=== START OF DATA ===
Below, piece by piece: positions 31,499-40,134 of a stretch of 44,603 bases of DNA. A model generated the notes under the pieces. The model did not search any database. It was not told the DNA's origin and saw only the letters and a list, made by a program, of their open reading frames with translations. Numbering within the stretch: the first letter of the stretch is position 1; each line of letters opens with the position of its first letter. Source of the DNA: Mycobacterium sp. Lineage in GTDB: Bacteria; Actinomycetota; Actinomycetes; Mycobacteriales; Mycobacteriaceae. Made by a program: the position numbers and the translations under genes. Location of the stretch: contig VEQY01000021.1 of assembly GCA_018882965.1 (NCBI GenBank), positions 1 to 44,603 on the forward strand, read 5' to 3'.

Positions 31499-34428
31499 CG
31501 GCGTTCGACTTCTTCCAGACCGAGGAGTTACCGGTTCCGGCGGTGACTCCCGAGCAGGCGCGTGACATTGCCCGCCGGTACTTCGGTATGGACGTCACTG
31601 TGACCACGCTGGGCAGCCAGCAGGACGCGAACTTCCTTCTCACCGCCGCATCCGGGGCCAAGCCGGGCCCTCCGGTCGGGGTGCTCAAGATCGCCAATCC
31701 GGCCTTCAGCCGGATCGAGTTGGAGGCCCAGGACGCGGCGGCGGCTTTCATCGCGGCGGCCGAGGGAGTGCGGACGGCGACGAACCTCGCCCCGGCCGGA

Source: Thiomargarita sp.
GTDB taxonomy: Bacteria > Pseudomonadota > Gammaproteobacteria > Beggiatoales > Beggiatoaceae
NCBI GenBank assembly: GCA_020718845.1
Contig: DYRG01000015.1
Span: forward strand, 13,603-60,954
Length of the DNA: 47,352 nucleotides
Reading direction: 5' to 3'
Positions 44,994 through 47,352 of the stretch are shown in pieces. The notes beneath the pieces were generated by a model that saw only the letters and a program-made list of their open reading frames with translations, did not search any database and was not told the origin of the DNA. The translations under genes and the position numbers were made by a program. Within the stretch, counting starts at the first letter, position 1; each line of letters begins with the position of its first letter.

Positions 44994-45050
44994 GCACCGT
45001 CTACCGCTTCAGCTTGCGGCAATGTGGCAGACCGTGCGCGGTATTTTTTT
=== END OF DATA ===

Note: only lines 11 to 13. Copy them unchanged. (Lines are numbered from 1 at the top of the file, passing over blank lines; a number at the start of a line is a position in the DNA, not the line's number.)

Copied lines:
Span: forward strand, 13,603-60,954
Length of the DNA: 47,352 nucleotides
Reading direction: 5' to 3'